The turn of the century has been a moment of rapid urbanization. Much of this urban growth is taking place in the cities of the developing world and much of it in informal settlements. This book presents cutting-edge research from various world regions to demonstrate these trends. The contributions reveal that informal housing is no longer the domain of the urban poor; rather it is a significant zone of transactions for the middle-class and even transnational elites. Indeed, the book presents a rich view of 'urban informality' as a system of regulations and norms that governs the use of space and makes possible new forms of social and political power. The book is organized as a 'transnational' endeavor. It brings together three regional domains of research―the Middle East, Latin America, and South Asia―that are rarely in conversation with one another. It also unsettles the hierarchy of development and underdevelopment by looking at some First World processes of informality through a Third World research lens.
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Ananya Roy is Assistant Professor in the Department of City and Regional Planning at the University of California at Berkeley. Nezar AlSayyad is Chair of the Center for Middle Eastern Studies and Professor of Architecture and Planning at the University of California at Berkeley. He is the author or editor of eight books, including Muslim Europe or Euro-Islam: Politics, Culture, and Citizenship in the Age of Globalization (Lexington Books, 2002).Review:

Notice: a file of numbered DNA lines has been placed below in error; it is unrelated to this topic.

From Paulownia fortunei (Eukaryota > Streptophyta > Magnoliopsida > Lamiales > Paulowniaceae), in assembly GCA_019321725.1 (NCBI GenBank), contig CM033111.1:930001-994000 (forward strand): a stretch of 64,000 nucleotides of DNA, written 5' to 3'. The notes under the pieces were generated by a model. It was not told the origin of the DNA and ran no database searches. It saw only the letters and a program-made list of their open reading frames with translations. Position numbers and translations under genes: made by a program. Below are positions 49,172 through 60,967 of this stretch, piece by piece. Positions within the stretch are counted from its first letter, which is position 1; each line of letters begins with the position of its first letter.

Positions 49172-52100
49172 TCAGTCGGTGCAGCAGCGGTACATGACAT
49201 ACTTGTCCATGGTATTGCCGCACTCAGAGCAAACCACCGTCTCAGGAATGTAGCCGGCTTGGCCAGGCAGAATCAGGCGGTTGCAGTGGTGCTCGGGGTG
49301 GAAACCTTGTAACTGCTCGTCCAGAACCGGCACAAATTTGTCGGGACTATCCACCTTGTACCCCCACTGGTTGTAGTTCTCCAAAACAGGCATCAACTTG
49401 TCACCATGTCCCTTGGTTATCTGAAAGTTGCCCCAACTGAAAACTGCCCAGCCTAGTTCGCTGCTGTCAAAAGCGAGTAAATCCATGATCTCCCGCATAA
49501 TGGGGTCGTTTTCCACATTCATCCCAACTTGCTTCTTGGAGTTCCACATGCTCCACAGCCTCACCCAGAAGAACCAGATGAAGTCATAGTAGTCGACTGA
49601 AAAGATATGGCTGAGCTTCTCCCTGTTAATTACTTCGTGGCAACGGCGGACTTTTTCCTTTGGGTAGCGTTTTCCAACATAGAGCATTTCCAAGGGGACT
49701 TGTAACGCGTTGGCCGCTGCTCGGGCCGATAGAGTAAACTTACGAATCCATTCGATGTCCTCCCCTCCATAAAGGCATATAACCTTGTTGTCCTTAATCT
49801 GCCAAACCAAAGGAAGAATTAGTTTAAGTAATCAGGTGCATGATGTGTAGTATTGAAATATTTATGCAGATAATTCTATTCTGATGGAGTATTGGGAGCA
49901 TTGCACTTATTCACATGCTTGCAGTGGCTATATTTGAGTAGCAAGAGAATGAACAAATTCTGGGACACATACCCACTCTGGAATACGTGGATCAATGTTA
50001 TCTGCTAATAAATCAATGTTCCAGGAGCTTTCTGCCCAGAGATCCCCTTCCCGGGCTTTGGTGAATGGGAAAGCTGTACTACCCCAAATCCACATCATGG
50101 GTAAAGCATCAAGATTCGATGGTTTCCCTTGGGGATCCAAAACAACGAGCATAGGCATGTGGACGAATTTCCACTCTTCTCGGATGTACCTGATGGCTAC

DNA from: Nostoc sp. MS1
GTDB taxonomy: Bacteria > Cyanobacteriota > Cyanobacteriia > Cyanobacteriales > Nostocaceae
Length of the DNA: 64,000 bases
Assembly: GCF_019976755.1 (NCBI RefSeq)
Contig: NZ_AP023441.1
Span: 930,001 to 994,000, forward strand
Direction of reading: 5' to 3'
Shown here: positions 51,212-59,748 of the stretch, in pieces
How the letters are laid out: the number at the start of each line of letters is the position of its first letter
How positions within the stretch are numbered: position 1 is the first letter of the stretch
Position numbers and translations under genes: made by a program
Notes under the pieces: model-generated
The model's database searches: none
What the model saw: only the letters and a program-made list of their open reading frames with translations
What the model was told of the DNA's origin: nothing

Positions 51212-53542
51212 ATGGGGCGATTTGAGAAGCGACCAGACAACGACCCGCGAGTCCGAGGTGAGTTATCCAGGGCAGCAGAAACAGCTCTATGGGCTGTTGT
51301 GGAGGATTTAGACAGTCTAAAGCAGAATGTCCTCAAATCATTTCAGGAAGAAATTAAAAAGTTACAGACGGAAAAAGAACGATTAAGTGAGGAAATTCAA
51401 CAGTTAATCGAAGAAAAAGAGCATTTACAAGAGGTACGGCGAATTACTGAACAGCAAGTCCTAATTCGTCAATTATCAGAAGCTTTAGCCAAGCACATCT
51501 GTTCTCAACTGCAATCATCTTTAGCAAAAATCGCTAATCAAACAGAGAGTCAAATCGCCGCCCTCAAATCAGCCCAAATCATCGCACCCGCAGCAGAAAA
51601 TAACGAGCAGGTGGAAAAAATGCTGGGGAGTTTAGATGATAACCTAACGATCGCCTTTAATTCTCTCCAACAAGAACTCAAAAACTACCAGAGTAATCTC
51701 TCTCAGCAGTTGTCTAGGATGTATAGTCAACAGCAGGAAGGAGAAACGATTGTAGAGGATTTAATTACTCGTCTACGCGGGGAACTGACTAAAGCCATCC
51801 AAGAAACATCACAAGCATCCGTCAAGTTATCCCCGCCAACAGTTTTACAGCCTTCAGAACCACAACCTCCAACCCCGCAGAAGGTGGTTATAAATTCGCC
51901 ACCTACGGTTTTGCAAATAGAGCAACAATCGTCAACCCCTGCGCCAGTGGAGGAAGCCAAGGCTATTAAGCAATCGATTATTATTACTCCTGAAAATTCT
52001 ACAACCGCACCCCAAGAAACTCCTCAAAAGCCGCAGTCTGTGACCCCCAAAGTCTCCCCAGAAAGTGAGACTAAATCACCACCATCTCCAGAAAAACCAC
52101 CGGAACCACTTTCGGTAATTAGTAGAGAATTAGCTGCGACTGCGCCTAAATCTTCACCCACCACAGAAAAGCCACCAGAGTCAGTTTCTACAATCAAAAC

This rich and provocative collection succeeds not only in deconstructing the outmoded antinomies of informal versus formal, local versus global, and marginalized versus institutionalized power, but, mirabili dictu, takes a giant leap along the path to fruitful reconstruction. Its strong chapters, written by theoretically sophisticated and research-grounded area specialists with considerable experience in specific urbanized settings in the Middle East, Latin America, and South Asia, not only illustrate common problems but identify variations in response, contingent on differences in their cultural, economic, and geopolitical contexts. (Janet Abu-Lughod, New School for Social Research (Emerita))
The spread of urban informality is the most significant trend shaping the space and time of our 21st century world. This book is the finest collection of scholarly essays I know on this phenomenon. It should be mandatory reading for courses on urbanization and on development studies. (Manuel Castells, University of California at Berkeley (Emeritus))
The book presents a rich view of 'urban informality' as a system of regulation and norms that governs the use of space and makes possible new forms of social and political power. The editors are well experienced in teaching town planning and the book will be found very useful reading by the town planners, developers, and other government and local self-government officials. (Educational Book Review)
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